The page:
Does this mean there's a Parallel for every game?  Is there a Parallel that consists of a chess (or chaturanga) board and beings that are the equivalent of the pieces?  More importantly, is there a Hungry Hungry Hippos Parallel?

The Temporal Disaster Wave was engineered by “Le Voleur, the infamous, mysterious renegade.”  Le Voleur's scheme was to threaten the existence of the Time Corps, demanding that they release his compatriot renegades from the Prison Parallel in order for him to negate the TDW.  Of course, a threat is only effective if the target is aware of it and Le Voleur has delayed issuing the threat.  This is because Le Velour “doesn't know how quickly the wave is advancing, and he wants to to leave the Corps with as little room to maneuver as possible.”

At the onset of his scheme, Le Voleur sent two henchmen to Al Capone's death and injected him “with a 58th century drug.”  Said drug had the effect of making “Capone appear lifeless, while holding his body in a state of suspended animation.”  The henchmen exhumed Capone the day after was buried and took him to Rome.  There, “Le Voleur revived Capone and cured him of his disease,” although he lacks medical skills.  Le Voleur then convinced Capone “to start up gangster operations” in Augustan Rome.
. . . Capone revelled in the chance to relive his “glory days” in an environment with, as he put it, “no feds and a wide open city.”  He recruited the lowest, most violent scum from the Roman streets, making them “soldiers” or “button men” in his new organization.  With the help of Le Voleur's band of renegades, he imported handguns, automatic weapons, [cars,] and clothing from the American 1920s.  He even received language implants from Le Velour's labs, so his men would look and speak just like “old time” Chicago gangsters.  In six months, Capone had taken over most of Rome's gambling operations.  Soon, his organization would conquer the liquor and slave trades too.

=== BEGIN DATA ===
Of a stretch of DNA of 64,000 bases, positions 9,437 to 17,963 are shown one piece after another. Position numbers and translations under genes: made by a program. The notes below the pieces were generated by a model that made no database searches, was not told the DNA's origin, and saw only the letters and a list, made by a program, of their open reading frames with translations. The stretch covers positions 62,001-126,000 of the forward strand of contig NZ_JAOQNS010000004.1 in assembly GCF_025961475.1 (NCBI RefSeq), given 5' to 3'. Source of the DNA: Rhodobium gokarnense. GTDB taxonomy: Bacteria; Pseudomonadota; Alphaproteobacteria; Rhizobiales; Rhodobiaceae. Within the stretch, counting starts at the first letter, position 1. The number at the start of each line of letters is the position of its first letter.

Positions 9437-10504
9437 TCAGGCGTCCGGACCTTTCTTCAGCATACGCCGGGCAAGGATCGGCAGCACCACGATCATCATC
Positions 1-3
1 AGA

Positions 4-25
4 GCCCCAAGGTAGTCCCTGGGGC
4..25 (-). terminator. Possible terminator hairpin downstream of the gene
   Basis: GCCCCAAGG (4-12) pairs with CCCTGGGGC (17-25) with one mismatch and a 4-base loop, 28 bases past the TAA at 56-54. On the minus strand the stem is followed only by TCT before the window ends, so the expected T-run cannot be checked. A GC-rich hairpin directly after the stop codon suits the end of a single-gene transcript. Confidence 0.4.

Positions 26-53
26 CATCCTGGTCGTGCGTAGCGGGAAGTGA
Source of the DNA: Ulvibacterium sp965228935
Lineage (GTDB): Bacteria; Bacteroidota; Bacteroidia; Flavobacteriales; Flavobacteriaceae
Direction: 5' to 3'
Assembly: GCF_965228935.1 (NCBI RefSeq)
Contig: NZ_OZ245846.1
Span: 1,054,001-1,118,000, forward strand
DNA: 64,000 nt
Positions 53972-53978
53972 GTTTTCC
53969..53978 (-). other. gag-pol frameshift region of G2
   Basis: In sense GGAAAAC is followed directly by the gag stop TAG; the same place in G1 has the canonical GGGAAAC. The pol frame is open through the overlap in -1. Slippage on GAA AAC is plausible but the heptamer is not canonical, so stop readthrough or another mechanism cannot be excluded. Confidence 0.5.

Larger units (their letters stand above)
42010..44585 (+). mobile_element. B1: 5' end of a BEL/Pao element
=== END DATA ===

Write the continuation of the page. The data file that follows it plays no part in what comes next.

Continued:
Remember, the Temporal Disaster Wave was started not by firearms or internal combustion engines in ancient Rome, but Arabic numerals.  We learn that the Praetorian Guard “would be willing to put an end to both [Capone] and his band of thugs, but the Emperor won't allow it (for what reason, the soldiers cannot imagine).”  The Emperor's reason is never disclosed.  In the course of the adventure, Capone attempts to double-cross Le Voleur and steal a time machine, but Le Voleur tries to escape, going back in time so as to “cancel the abduction of Al Capone.”  Which means the Temporal Disaster Wave would not have occurred.

Whether or not Le Voleur escapes, the Time Storm brings to Rome “three 4-foot cartoon rabbits” armed with a shotgun and chainsaws.  They appear at the dénouement of the TDW plot.  “Obviously,” we learn, “the wabbits are displaced from another Parallel, and the PCs should (as part of their Time Storm mission) return them to their natural home,” which is the Wabbit Parallel.  Returning the wabbits requires that the player characters defeat them.  The prospect is not easy since – as cartoons – they don't “seem the least bit dampened by. . .wounds.”  In order to conclude the mission successfully, the player characters must deliver the wabbits to Parallel A-1023, where the next adventure in the campaign takes place.